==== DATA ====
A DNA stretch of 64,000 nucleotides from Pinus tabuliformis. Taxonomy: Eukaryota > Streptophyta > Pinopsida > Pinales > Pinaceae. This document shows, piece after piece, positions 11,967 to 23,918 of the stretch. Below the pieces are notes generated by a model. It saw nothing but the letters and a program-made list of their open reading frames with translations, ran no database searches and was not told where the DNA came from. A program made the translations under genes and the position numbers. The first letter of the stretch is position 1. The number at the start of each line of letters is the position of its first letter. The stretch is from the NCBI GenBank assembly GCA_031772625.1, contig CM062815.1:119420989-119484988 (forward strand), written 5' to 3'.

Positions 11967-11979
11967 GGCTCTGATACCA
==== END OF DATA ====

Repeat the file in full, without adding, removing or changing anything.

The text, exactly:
A DNA stretch of 64,000 nucleotides from Pinus tabuliformis. Taxonomy: Eukaryota > Streptophyta > Pinopsida > Pinales > Pinaceae. This document shows, piece after piece, positions 11,967 to 23,918 of the stretch. Below the pieces are notes generated by a model. It saw nothing but the letters and a program-made list of their open reading frames with translations, ran no database searches and was not told where the DNA came from. A program made the translations under genes and the position numbers. The first letter of the stretch is position 1. The number at the start of each line of letters is the position of its first letter. The stretch is from the NCBI GenBank assembly GCA_031772625.1, contig CM062815.1:119420989-119484988 (forward strand), written 5' to 3'.

Positions 11967-11979
11967 GGCTCTGATACCA